On the 27th of October 2016, an exhibition of Jan Toorop's oeuvre with over 130 works opened in museum Villa Stuck in Munich. I didn't know Toorop's works, to be honest, but a quick look into the internet made me curious to go. And I was overwhelmed with the exhibition: how could one single person paint so excellently in so many different styles?
Johannes Theodorus ('Jan') Toorop was born in 1858 on the island of Java in the Dutch East Indies, where he grew up. When he was eleven years old, Jan moved to the Netherlands in order to receive better education, leaving his parents and siblings behind in the Indies.
It was soon clear that Toorop wanted to do something in the arts. He followed courses by Herman Johannes van der Weele, a painter that is counted to the second generation of the Hague School. From 1880 to 1882, Toorop studied at the State Academy of Fine Arts (Rijksacademie) in Amsterdam, and moved to Brussels afterwards. In Belgium, he joined a group of artists around expressionist/surrealist painter James Ensor, 'Les XX', with whom he worked for four years.
Within these early years of his career, Toorop worked with various styles. His early works were Realistic, but he also worked within the areas of Impressionism and Pointillistism. Many of his early paintings show scenes of simple country life: a farmer's family in a dark kitchen, hard-working men on the field, dunes and coastlines.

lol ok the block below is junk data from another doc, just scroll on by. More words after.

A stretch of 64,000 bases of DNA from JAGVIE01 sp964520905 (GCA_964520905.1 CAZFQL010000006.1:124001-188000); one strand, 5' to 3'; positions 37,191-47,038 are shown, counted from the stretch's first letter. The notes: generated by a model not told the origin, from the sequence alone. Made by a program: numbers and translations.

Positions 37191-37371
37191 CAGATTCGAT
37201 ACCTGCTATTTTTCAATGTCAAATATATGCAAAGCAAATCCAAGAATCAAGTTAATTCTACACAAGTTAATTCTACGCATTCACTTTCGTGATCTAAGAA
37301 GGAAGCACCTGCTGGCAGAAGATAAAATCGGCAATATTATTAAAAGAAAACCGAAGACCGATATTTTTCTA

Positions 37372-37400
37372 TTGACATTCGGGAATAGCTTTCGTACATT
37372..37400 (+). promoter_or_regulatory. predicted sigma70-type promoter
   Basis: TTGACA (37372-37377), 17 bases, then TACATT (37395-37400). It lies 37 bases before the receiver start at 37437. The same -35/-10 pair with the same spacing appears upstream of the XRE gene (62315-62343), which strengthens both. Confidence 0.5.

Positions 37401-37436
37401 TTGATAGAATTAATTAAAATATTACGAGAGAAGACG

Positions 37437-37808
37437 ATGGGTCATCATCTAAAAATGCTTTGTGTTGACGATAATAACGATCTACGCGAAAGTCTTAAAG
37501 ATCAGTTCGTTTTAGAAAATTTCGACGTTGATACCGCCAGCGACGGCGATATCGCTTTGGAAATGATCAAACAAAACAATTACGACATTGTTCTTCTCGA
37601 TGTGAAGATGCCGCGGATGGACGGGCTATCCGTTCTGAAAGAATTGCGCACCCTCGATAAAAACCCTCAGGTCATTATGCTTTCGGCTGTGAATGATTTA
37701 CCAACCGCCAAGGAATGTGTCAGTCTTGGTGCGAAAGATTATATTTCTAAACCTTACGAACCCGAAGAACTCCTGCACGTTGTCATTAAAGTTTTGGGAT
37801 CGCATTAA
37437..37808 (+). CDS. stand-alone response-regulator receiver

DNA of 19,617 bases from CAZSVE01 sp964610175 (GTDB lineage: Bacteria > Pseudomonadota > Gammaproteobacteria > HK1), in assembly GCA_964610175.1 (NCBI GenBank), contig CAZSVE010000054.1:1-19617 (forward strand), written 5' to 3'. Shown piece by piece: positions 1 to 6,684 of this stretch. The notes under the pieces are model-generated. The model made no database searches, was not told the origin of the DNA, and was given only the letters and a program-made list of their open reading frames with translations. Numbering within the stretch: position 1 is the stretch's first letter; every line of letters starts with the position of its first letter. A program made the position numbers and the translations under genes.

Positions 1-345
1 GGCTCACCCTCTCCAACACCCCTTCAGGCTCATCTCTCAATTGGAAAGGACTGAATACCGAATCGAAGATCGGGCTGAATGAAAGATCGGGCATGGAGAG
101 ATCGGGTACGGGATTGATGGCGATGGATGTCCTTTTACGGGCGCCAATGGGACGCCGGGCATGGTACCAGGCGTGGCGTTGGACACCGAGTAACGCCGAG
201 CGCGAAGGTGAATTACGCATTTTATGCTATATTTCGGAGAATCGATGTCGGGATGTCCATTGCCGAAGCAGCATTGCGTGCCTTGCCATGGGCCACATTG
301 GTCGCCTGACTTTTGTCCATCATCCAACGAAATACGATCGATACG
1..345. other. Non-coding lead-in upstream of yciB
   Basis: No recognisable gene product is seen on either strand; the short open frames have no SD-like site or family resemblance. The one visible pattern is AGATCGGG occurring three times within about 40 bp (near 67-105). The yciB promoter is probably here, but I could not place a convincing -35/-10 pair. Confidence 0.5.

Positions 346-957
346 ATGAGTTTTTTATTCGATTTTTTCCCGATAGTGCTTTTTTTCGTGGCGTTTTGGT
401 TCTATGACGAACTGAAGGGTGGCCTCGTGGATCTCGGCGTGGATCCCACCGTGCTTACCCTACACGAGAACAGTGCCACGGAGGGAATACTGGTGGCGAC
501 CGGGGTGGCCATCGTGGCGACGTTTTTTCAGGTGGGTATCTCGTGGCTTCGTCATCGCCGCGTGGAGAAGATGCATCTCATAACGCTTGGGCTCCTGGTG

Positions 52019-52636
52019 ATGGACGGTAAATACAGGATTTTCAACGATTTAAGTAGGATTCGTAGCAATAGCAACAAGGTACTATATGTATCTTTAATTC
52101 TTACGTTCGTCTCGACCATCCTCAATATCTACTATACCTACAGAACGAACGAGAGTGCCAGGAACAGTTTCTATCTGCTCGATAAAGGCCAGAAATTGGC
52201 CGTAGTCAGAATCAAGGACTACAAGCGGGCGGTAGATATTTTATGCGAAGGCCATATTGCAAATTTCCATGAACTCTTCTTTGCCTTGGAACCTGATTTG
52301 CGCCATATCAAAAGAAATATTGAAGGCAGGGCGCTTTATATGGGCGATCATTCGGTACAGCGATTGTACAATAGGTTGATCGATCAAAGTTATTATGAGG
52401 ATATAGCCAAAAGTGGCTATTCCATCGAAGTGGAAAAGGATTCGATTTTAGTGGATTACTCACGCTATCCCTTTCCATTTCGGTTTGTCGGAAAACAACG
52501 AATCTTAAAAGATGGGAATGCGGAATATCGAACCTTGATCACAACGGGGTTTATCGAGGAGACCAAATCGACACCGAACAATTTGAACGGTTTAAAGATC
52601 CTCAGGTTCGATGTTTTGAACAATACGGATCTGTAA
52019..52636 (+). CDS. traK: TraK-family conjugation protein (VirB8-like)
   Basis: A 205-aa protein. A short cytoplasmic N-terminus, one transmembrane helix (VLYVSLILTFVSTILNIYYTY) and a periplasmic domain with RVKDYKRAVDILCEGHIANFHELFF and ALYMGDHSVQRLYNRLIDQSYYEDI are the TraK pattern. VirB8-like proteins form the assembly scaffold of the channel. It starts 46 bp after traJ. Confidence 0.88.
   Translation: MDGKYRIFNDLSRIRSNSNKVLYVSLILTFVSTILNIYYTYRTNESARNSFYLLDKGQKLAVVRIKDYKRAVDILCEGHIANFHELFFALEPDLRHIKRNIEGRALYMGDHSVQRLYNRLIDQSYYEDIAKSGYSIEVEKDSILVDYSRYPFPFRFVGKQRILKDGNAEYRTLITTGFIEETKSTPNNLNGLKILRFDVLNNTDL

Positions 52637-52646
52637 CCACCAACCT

But throughout the years, Toorop's works became more and more symbolic, more abstract and also darker. In fact, Toorop created his own symbolism. Interpretors today are still puzzling what Toorop could have meant with some of his depictions. He created his own 'immense and inimitable visual vocabulary'*. In a letter, Toorop noted he was in search of an art that would no longer depict the externalso of life, but that would rather represent an other, spirtitual reality. In his symbolistic paintings, he combined his eastern roots with the western influences around him. Many of his figures resemble wajang puppets and the brownish motifs remind of Javanese batik fabric patterns.
At the turn of the century, he turned to Art Noveau styles, and started working more commercially, creating book covers and illustrations, posters, and stained glass designs. Probably his most famous work is the poster for 'Delftsche slaolie' (Delft Salad Oil). Fun fact: thanks to this poster, the Art Nouveau was called 'salad oil style' in the Netherlands for quite a time.
In 1905, Toorop converted to catholicism. He met the poetess Miek Janssen in 1912, a faithful catholic girl, and she heavily inspired Toorop to start painting religious works. Between 1916 and 1919, he produced 14 lithographs of Jesus's Stations of the Cross. She was a model for several of the portraits he created in the last stage of his life. Though Toorop was married, Miek was a pillar for him in his late life, especially when his leg started paralyzing.
What I love about Toorop's work is his wide variety of techniques, materials and styles. When seeing works from his oeuvre, it is hard to believe that all of those paintings and drawings were created by one and the same man. I love the intense gaze many of his portrayed figures have: they seem to look right into the observer's soul. I am intrigued by the haunting images of fairytale woods, weeping willows, women with waving hair.